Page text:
It's hard to imagine the world not full of life—everywhere we look there are signs of it, from busy colonies of ants to streams of stressed commuters. But how did life on Earth first begin?
If you could travel back 4 billion years in time, you would find Earth a very different place. You would not be able to breathe because the air would be filled with poisonous gases, and you would not be able to eat because there would be no plants or animals. Most of the ground would be bare rock. But out in the oceans, the first signs of life would be stirring…
How did life get started?
Life probably began as a series of chemical reactions between substances in the sea and atmosphere. Scientists have tested this idea by re-creating the conditions of early Earth.
In one experiment, they put water in a glass container to imitate the sea and replaced the air above it with the gases they think were in the atmosphere 4 billion years ago. Then they passed electric sparks through the gases, to imitate lightning.
Afterwards, the water was found to contain some of the complex chemicals that make up living things.
Where did the gases on Earth come from?
Most of the gases, including methane, hydrogen and ammonia, came from inside Earth and were released through volcanoes.
Four billion years ago, there were many more volcanoes on Earth than there are now, and they were erupting all the time because the centre of the planet was intensely hot.
What were the first life forms?
The first life forms almost certainly appeared in the oceans and were a type of microscopic bacteria, each consisting of just a single cell (your body, on the other hand, is made up of trillions of cells).
Critically, these bacteria were able to reproduce themselves.
What is the earliest evidence of life on Earth?
The earliest evidence of life—traces of bacteria in ancient rocks found in Western Australia—dates from about 3.5 billion years ago, about 800,000 years after Earth formed.
However, some scientists think life may have emerged even earlier, perhaps around 4.3 billion years ago, soon after Earth’s atmosphere began to form.
How did the first life forms develop?
The first bacteria grew by using chemicals in the sea. As those chemicals ran out, it became harder for them to survive. But another kind of bacteria then appeared, which learned to develop in a different way, by photosynthesis. This involves using the energy in sunlight to make food, and it produces oxygen as a waste product.
So, as this new gas began to build up, Earth’s atmosphere changed, forming the kind of air we breathe today and creating opportunities for other life forms to develop.
Why didn't life form this way on other planets?
It may have done, but so far we don’t know of such a planet. In our Solar System, Earth is the only planet suited to life. The main thing that makes it so is water. No other planet we know of has the huge oceans we have, nor the many lakes and rivers.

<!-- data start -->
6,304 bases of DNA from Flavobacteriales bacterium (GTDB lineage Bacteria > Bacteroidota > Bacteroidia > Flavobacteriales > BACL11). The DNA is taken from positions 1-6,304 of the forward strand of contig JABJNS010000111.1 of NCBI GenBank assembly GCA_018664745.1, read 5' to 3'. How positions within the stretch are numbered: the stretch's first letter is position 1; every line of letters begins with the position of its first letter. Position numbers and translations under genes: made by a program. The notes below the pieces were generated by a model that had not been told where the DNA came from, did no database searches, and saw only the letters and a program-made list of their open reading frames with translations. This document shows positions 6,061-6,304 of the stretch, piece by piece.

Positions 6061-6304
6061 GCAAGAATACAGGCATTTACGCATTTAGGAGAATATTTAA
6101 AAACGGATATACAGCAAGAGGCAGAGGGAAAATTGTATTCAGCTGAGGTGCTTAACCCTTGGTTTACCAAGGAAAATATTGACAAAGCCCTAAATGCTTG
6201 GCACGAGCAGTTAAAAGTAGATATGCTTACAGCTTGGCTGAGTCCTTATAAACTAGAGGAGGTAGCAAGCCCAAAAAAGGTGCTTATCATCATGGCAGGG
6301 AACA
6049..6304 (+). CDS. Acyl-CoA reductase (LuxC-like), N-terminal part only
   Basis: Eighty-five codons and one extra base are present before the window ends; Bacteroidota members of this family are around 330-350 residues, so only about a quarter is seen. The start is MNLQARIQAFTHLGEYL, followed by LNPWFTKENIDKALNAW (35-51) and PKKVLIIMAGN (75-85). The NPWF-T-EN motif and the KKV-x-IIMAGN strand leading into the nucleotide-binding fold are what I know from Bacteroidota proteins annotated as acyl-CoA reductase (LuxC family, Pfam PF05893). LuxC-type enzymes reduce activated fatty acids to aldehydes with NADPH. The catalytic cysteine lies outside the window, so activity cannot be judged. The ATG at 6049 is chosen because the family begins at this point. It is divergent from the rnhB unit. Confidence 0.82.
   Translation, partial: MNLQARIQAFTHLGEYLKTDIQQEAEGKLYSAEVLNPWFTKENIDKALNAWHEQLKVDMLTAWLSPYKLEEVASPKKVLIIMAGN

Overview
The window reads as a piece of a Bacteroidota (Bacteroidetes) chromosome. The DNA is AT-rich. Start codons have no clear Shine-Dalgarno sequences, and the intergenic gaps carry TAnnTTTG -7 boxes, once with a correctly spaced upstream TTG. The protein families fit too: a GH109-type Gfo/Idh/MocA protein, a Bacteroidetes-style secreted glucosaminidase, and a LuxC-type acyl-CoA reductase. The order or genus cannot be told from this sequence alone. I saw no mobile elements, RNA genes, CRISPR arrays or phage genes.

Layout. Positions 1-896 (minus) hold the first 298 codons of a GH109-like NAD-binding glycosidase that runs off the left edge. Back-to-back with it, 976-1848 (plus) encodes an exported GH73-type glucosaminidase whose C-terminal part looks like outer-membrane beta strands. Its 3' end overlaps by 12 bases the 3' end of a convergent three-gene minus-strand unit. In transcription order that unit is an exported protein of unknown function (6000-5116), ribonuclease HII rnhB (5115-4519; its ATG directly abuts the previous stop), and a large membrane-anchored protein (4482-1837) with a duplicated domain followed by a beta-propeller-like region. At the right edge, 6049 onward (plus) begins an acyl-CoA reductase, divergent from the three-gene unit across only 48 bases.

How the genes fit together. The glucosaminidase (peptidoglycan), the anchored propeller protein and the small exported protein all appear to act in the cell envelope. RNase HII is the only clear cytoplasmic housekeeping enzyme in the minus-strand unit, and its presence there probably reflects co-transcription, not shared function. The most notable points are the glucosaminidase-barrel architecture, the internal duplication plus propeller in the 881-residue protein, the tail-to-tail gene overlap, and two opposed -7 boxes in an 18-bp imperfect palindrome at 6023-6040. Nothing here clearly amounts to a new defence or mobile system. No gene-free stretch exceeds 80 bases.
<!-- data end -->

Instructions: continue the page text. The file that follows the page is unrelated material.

Water is a very important ingredient of all living things because it has many properties that no other substance has. All the important reactions that occur inside our cells require water, and all the organs in our bodies, such as the heart and lungs and liver, rely on being surrounded by water.
Without water, life as we know it could not go on. It’s possible that there could be a type of life form that doesn’t depend on water, but so far scientists have not worked out what that could be.
When did the first fish appear?
Evidence for the first fish-like creatures dates back to about 470 million years ago. These were also the first creatures with a backbone—they were the first vertebrates, in other words.
The earliest fish were jawless forms, such as the eel-like conodonts and the armoured ostracoderm. Appearing about 420 million years ago, the earliest known jawed fishes were the placoderms, another kind of armoured fish.
Which were the first animals to live on land?
Among the first animals to appear on land, about 450 million years ago, were primitive insects, spiders, centipedes and millipedes.
About 370 million years ago, some fish developed legs and began to live partly on land and partly in the sea—they were amphibious, in other words.
The earliest creatures of this type, such as Hylonomus, probably resembled modern salamanders.
Why did some animals and plants disappear?
Every so often in the fossil record, large numbers of plants and animals disappear abruptly. Such mass extinctions were usually the result of massive volcanic eruptions, ice ages, asteroid impacts or other sudden environmental changes.
Major extinctions have occurred several times in Earth’s history. About 445–440 million years ago, for example, about three-quarters of all species on Earth vanished, probably as a result of falling temperatures and sea levels associated with the onset of an ice age.
Similar events took place about 365 million years ago; about 245 million years ago, just before the first dinosaurs; about 208 million years ago, wiping out many of the dinosaurs’ rivals; and 66 million years ago, killing off the dinosaurs themselves.
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